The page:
The stream of genre research and scholarship this paper refers to is the one known as Rhetorical Genre Studies, or New Rhetoric, that emerged in the 1980s, following the publication of the article Genre as Social Action by Carolyn Miller. In her article, Miller rejects the formalism of previous approaches to genre (which were mostly interested in classifying literary texts and classic forms of rhetorical discourse) and brings in a sociological perspective by describing every-day, non-literary genres as ‘situation-based fusion of form and substance’ (1984: 153). The ‘pragmatics’ of communication, that is, the individual and social action that shape and is shaped by generic forms, becomes the focus of this new North American ‘genre school’, whose theoretical framework draws on several philosophical, linguistic, sociological, psychological, cognitive, rhetorical, and cultural-historical approaches (whose most illustrious representatives are, inter alia, Wittgenstein, Bakhtin, Bourdieu, Vygotsky, Giddens, Burke), all associated with a dynamic, interactive, constructivist, as well as situated, particular, and concrete understanding of human action as a social phenomenon.
Every instantiation of a genre (whether written, spoken, or acted) comes from a history of previous interactions and shapes any response to it by anticipating its audience’s expectations. When a situation is perceived as ‘recurrent’, the author/speaker/actor and the reader/listener/spectator involved in it refer to some available ‘constellation[s] of recognizable forms’ (Campbell and Jamieson 1978: 21) and appropriate ‘rules of the game’ (Freadman 1994: 38) – i.e., the ‘decorum’ dictated by the specific circumstances in which the exchange takes place and the goals participants want to achieve (Bazerman 1988) – in order to produce ‘typified rhetorical actions’ (Miller 1984: 159). The latter is to be understood as both the text and the context of the interaction, as they co-construct and re-produce each other.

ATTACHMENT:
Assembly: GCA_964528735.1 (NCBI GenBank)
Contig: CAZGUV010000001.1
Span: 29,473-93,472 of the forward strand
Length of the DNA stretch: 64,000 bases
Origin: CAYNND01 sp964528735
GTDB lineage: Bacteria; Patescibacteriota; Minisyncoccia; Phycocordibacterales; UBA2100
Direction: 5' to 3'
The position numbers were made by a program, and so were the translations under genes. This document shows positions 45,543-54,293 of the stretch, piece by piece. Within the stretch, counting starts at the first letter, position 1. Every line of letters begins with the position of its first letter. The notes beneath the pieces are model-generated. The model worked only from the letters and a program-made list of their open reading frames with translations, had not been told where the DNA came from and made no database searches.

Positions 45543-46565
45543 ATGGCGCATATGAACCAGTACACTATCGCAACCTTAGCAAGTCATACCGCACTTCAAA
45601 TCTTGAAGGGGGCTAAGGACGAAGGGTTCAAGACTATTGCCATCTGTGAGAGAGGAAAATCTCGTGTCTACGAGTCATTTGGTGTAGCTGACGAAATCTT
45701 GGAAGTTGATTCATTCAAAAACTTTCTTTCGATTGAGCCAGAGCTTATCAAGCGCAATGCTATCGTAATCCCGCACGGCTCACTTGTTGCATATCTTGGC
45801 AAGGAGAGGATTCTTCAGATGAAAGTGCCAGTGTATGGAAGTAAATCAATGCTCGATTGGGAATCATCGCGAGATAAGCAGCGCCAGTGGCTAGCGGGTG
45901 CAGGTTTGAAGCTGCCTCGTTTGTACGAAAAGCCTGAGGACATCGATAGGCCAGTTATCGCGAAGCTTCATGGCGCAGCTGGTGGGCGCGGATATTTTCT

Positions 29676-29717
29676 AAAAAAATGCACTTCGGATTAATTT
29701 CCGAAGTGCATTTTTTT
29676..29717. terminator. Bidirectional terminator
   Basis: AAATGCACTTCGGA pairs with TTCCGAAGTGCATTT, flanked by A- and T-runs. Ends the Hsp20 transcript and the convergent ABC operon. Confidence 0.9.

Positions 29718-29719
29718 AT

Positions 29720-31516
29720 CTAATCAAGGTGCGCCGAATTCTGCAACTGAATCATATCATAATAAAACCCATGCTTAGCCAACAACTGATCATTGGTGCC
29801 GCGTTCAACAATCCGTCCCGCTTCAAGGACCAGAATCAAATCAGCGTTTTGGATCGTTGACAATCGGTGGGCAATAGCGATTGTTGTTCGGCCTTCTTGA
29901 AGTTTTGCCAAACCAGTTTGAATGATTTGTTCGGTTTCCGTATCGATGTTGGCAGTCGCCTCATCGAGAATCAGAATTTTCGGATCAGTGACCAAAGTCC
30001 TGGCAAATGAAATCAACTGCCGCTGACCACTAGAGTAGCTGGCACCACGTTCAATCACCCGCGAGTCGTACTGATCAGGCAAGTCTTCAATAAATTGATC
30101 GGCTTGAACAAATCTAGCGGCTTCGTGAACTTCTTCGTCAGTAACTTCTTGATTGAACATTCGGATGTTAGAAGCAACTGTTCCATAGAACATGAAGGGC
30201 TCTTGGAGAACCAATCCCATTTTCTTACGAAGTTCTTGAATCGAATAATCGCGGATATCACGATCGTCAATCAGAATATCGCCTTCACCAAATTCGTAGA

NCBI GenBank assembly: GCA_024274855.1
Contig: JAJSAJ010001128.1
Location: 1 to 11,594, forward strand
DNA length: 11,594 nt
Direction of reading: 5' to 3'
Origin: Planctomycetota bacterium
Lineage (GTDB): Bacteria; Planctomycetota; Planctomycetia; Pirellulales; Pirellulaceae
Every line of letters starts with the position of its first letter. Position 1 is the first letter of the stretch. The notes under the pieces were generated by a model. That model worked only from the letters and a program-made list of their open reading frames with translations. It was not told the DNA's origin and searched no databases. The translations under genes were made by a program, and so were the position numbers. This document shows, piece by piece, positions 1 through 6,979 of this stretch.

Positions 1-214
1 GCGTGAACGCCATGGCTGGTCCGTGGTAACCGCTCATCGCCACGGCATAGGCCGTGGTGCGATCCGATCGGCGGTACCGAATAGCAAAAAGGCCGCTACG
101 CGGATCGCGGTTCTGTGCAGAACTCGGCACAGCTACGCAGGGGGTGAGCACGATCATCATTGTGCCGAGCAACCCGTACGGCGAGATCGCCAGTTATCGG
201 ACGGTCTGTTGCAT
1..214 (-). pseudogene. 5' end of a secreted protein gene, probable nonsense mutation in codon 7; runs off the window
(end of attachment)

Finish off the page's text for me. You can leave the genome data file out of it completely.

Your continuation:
Change and unexpected turns are part of this continuous process of reproduction, as the theory of structuration (Giddens 1984) teaches us, and transformation is an intrinsic property of all genres. Even the most institutionalized genre form is the provisional result of a chain of negotiations that occurred over time, and its centripetal force (directed towards normalization and stability) always contains its opposite, that is, a centrifugal impulse (involving idiosyncrasy and resistance) that is going to overturn any of the conventional features of that genre one day (Bakhtin 1981). Catherine Schryer (1993: 200) characterized very well the dynamic nature of genres by defining them as ‘stabilized-for-now or stabilized-enough sites of social and ideological action’. Amy Devitt (2009: 39) went even further by suggesting that ‘[g]enres are destabilized for now and forever’, meaning that ‘genres-in-use’ are always unique, despite the fact that each instantiation of a genre shares common formal, substantive, and situational elements.